Great Persecution

Spiritual GrowthThe times of great persecution that John sees under this unholy trinity provides an opportunity for believers to exercise patient endurance and faithfulness. Tough times that Christians face are also opportunities for spiritual growth. The beast has a fatal wound, which some early Christians believe indicate that this was Nero the Roman Emperor from 37-68 AD who had come back to life. He was ruthless and persecuted Christians and the Christian Church relentlessly. He is responsible for the deaths and martyrdom of many thousands of innocent people. Nero committed suicide on the 9th June 68 AD and died from a self-inflicted stab wound in the throat, hence the significance of the fatal injury!

Patient Endurance

Prison BarsChristians are required to submit to the will of God with patient endurance, even if that includes the inevitable captivity or death. "If anyone is to sent into captivity, into captivity he will go." There is certain inevitable of imprisonment or death. Even death cannot be changed if that is in the will of God. "If anyone is to be killed with the sword, with the sword he will be killed." Jeremiah 15.2 adds, "And if they ask you, 'Where shall we go?' tell them, 'This is what the Lord says: 'Those destined for death, to death; those for the sword, to the sword; those for starvation, to starvation; those for captivity, to captivity.'" Because we know, that God will do his will in the end, then all we have to do is be patient and to keep the faith even through captivity or death. It calls for patient endurance and faithfulness on the part of the saints. Endurance is not a passive but a very active reaction. We are not fatalists, but God will fill us with the hope that whatever comes, He will overrule on our behalf in the end.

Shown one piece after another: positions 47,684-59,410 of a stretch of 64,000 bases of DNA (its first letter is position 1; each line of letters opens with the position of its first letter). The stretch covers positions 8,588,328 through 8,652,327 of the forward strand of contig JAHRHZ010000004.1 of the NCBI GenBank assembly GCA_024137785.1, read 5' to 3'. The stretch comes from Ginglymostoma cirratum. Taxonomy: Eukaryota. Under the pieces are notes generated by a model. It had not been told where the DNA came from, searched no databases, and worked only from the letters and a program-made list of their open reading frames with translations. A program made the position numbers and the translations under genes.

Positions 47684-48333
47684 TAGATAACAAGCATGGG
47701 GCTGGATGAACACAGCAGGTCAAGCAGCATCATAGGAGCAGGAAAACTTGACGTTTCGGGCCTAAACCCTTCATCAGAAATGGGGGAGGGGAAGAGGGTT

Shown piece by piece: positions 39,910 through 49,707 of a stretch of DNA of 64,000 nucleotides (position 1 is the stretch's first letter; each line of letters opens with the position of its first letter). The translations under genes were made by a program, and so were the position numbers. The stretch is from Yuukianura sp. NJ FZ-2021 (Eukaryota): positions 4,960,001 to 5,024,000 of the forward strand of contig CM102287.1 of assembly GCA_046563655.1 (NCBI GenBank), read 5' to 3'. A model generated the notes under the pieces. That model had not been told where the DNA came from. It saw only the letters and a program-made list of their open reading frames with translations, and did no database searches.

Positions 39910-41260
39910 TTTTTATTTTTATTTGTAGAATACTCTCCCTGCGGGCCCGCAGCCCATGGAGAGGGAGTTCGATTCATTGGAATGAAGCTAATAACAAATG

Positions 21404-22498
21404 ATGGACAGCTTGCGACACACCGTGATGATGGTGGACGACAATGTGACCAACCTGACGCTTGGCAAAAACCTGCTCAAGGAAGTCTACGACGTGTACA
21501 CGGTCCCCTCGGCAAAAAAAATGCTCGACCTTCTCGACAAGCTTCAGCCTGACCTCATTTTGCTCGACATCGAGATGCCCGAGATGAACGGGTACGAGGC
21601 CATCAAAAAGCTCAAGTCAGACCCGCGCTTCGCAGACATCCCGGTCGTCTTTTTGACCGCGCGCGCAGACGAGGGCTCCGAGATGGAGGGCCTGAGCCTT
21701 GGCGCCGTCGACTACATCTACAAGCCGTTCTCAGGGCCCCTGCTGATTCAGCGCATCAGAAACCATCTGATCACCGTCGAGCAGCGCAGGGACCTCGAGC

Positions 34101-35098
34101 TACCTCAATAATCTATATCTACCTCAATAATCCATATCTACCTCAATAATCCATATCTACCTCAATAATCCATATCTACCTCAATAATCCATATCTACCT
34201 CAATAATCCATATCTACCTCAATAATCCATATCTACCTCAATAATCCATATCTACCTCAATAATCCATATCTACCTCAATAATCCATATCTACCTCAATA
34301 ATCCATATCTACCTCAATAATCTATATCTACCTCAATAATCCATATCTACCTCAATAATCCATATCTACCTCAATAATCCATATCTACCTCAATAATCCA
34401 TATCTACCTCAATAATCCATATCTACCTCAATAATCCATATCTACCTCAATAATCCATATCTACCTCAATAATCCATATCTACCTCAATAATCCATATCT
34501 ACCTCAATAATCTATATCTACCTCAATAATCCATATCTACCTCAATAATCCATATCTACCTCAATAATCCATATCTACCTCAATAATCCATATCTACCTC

"Lamb's Book Life"
by Ron Meacock © 2019